Jeannette Muñoz is a Chilean filmmaker based in Zurich. Her envíos are a series of messages addressed to filmmakers, family and friends, sent to the mail in cardboard boxes and not always intended to be screened; they contain shared moments, fleeting glances over the landscape, or thoughts that a certain place or light bring to Jeannette the memory of a person; each shot lasts what lasts a blink, or as much as an abstraction. A envío is “sudden, ephemeral, enigmatic”. It is “mute, short, particular.” It is an “adventure”, “becomes a world”, is “unfinished”, “goes on and on”.
This silent dialogue between the artist and her addressees connects with a tradition of correspondence cinema, the intimate journal and the meditations on nature, to which Muñoz intuitively arrived after experimenting with analog photography. Already in cinema, she works with the feeling of a place and its historical implications from texture and movement in the same vein as authors like Robert Beavers, Ute Aurand or Helga Fanderl, all of them friends and recipients of several of these shipments in which also resonate the films of Margaret Tait, Babette Mangolte and Narcisa Hirsch.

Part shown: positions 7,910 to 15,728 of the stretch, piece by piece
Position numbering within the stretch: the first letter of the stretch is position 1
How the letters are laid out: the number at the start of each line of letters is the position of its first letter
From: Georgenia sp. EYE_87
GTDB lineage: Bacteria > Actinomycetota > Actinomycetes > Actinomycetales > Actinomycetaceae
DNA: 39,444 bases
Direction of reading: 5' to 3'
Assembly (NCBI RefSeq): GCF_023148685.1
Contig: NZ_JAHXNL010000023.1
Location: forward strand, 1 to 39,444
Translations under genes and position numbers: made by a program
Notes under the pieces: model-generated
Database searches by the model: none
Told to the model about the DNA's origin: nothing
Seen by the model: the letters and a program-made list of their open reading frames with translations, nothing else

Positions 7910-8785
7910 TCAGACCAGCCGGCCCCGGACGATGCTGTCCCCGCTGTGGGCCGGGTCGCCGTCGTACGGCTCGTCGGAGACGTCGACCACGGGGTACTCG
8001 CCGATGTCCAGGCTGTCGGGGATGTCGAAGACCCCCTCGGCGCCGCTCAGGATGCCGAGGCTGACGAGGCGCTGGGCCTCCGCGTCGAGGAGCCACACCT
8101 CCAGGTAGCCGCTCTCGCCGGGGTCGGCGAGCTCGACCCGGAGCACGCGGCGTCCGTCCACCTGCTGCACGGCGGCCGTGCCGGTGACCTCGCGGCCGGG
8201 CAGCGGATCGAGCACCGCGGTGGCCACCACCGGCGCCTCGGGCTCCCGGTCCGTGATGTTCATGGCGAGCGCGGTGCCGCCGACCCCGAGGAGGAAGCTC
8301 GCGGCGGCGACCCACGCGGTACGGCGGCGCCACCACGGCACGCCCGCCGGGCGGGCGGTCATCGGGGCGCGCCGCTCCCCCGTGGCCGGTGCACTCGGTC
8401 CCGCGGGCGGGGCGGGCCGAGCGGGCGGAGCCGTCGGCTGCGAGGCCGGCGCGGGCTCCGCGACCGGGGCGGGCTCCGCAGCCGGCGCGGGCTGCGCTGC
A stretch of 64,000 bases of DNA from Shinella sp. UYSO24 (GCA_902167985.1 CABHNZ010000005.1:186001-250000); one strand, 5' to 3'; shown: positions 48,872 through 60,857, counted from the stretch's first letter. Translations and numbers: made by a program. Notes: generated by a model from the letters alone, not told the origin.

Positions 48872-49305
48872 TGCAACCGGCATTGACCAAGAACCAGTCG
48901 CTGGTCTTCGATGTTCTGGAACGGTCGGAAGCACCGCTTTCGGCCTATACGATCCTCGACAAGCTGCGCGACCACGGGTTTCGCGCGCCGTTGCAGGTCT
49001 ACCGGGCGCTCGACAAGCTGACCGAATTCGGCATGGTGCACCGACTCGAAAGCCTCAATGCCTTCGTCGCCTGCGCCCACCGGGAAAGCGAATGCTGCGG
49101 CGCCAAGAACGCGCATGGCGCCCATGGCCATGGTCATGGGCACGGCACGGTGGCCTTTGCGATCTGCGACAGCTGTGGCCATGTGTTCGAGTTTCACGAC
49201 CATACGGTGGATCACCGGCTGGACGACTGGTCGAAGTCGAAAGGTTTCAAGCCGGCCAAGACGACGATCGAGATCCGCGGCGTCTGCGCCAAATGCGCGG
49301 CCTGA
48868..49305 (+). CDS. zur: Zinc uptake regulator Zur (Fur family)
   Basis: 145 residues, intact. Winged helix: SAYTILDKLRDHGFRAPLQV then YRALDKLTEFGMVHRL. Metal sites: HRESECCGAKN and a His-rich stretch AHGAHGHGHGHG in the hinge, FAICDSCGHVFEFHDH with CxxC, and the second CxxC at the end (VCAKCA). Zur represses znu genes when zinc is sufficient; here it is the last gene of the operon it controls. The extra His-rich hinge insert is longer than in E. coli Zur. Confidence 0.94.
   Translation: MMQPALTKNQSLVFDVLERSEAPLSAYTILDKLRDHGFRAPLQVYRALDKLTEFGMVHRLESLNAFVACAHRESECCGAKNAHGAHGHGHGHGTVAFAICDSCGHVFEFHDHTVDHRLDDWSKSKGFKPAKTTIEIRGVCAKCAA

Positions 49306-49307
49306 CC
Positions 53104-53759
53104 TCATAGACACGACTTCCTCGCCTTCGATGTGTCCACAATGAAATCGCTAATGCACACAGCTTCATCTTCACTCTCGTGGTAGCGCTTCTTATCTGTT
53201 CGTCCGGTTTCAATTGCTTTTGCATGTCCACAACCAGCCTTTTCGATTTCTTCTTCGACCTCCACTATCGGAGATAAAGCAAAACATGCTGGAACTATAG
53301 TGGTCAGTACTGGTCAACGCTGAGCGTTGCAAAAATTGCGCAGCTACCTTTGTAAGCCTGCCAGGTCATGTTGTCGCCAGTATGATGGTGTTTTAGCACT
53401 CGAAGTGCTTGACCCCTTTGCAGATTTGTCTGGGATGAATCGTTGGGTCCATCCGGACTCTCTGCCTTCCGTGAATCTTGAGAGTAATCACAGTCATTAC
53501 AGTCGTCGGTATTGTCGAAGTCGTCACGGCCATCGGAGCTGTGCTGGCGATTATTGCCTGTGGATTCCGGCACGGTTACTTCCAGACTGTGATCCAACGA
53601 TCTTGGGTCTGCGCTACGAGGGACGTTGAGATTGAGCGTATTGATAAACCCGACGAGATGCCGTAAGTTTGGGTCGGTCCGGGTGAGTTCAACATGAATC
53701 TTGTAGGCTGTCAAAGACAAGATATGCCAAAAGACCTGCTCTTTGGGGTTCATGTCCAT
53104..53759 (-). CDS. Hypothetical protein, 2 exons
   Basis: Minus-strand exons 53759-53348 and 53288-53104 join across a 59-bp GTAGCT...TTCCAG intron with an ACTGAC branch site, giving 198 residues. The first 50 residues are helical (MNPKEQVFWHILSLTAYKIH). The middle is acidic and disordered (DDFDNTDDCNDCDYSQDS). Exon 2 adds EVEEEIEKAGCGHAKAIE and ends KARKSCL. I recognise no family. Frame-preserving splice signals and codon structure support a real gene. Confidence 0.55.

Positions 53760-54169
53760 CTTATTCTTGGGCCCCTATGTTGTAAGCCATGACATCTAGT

In Villatalla, Jeannette walks through the woods and alleys of an Italian village stuck in time. The sound bursts for the first time to suggest the idea that suddenly everything around her seemed to speak at the same time: birds, plants, insects … in a kind of numbing trance between man and nature.
Puchuncaví (where the fiestas end) gathers fragments of a place transformed throughout the centuries; a former Inca route that passed into the hands of Spaniards and Chileans, who turned it into a bath resort (during the Allende government), concentration camp (during the Pinochet dictatorship), and finally, an industrial and vacation area. In each of the blocks that make up this idea of last place at the end of the road, Muñoz superposes the layers that bury or reveal all the places of Puchuncaví.
Without beginning or end, her “deposit films” continue to expand with new fragments, such as strata that accumulate. “Your cinema is like a stone taken from the mountain,” as Ute Aurand told Jeannette, a living and unfinished work that refuses to be locked up in a single time.
Andrea Franco, curator of the focus